China Bruckner: Hong Kong Philharmonic / Jaap van Zweden (conductor), Poly Theatre, Beijing, 28.10.2017. (LPL)
Bruckner – Symphony No.8
Embarking on his sixth season as music director of the Hong Kong Philharmonic, Jaap van Zweden has taken the orchestra – and its audiences – far and wide, both musically and geographically. For their guest appearance at the 20th Beijing Music Festival, the musicians performed Wagner’s Die Walküre on Friday and then did Bruckner’s Symphony No.8 as a stand-alone piece in a sold-out concert on Saturday.
One of Bruckner’s mammoth symphonies, the Eighth is also one of his most expansive and personal in terms of orchestral colours, architectural acuity and spiritual communion. It underscores the composer’s search for truth, profundity and transformation in the course of the 90-minute musical journey. The symphony demands gargantuan efforts by both conductor and musicians – wind instruments in triples, multiple pairs of horns, four Wagner tubas, and strings that invite direct comparisons to the typical complement seen in the symphonic works of Mahler and Strauss. The musical language of Bruckner is new and fresh to a vast majority of the Chinese audience. But, to the great surprise of many, including tonight’s musicians, it was greatly appreciated by both disciplined and educated Chinese listeners and their cohorts aged 10 and younger.
Understanding the merits and demerits of the different versions associated with Bruckner’s symphonies, and the Eighth in particular, van Zweden chose here to perform a hybrid that encompassed the other editions, including that of Robert Haas.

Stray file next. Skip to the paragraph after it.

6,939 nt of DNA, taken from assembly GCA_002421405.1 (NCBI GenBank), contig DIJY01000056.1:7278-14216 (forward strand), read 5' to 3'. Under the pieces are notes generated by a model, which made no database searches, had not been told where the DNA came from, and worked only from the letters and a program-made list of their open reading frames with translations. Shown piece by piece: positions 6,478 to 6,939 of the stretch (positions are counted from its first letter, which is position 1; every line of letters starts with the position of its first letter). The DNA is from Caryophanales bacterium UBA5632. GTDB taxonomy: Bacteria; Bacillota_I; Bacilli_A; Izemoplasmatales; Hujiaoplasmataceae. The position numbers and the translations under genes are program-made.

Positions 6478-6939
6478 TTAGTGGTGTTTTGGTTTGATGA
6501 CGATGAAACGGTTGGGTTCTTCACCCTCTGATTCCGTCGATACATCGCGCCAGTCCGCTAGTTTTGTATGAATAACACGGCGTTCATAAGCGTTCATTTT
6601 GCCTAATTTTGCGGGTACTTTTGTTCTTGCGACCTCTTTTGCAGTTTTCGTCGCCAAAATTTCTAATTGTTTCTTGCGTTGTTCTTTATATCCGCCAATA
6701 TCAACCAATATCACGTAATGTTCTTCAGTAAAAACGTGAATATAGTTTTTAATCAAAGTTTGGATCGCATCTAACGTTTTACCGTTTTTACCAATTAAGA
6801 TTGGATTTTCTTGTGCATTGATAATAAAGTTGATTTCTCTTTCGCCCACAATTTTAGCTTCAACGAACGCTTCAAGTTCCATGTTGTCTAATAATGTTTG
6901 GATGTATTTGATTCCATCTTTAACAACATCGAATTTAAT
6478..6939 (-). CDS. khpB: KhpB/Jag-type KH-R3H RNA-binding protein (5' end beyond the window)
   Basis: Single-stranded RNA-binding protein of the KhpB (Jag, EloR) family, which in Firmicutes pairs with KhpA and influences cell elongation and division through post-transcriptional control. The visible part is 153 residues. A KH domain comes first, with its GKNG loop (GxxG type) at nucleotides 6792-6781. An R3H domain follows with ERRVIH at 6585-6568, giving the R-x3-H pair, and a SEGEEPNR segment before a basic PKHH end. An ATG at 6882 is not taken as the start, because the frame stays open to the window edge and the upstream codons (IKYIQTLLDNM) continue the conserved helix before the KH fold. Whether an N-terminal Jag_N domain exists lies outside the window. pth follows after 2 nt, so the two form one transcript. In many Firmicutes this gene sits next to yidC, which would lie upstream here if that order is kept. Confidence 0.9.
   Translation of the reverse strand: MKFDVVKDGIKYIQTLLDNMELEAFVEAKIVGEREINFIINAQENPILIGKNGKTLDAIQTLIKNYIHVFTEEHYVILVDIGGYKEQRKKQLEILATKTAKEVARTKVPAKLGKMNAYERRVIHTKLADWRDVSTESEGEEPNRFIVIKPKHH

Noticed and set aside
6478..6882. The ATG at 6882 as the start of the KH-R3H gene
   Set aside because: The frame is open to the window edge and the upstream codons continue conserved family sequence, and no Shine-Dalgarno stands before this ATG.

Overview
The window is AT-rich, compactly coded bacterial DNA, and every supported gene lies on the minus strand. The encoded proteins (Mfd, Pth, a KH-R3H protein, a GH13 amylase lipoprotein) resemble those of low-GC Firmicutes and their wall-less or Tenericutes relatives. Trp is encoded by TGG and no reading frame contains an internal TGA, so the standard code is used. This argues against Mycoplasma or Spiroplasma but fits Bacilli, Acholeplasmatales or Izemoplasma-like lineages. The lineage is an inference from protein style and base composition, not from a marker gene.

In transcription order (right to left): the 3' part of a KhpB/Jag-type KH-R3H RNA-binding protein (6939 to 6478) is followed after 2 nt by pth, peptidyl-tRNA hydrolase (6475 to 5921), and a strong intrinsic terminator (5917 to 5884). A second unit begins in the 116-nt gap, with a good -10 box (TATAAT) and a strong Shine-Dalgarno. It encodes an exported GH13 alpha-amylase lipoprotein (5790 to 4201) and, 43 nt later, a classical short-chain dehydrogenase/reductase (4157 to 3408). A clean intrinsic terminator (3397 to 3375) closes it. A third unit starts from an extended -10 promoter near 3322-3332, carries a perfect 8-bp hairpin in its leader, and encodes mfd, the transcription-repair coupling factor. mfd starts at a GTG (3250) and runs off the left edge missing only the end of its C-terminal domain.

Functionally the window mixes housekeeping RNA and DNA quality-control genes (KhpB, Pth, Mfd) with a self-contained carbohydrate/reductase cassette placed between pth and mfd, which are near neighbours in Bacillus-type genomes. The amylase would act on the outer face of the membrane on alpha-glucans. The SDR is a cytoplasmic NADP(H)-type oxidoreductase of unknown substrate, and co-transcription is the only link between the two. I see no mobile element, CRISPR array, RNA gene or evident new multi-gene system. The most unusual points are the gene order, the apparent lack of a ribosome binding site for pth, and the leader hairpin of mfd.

Throughout the symphony, conductor and orchestra kept their poise, moving from one passage to the next with fluidity and great care. The highlight of the evening was the brass playing, where van Zweden exerted a panoply of expressive tone colours, vivid dynamics and bright contrasts to make his points. It drew comparisons to the landmark performance of the Vienna Philharmonic Orchestra under Carlo Maria Giulini or, more recently, that of the Montreal Metropolitan Orchestra under Yannick Nézet–Séguin.
In Beijing’s Poly Theatre, orchestral sounds had to be calibrated as much as possible to counter the dry, sub-optimal acoustics. In the famous Adagio, the dryness of sound was exacerbated by the string sections delivering a timid, lukewarm performance; van Zweden regularly signalled the strings for greater vibration but the outcome varied. The Finale, with its magnetic buoyancy and brassy statements pointing to the wide-open gates of the Almighty, provokes an imagery of limitless boundaries. The audience responded with ecstatic applause, and it is partly for this reason that van Zweden and the HK Phil have expressed their interest in returning to future Beijing Music Festivals with more Bruckner symphonies.
Lam Pak Ling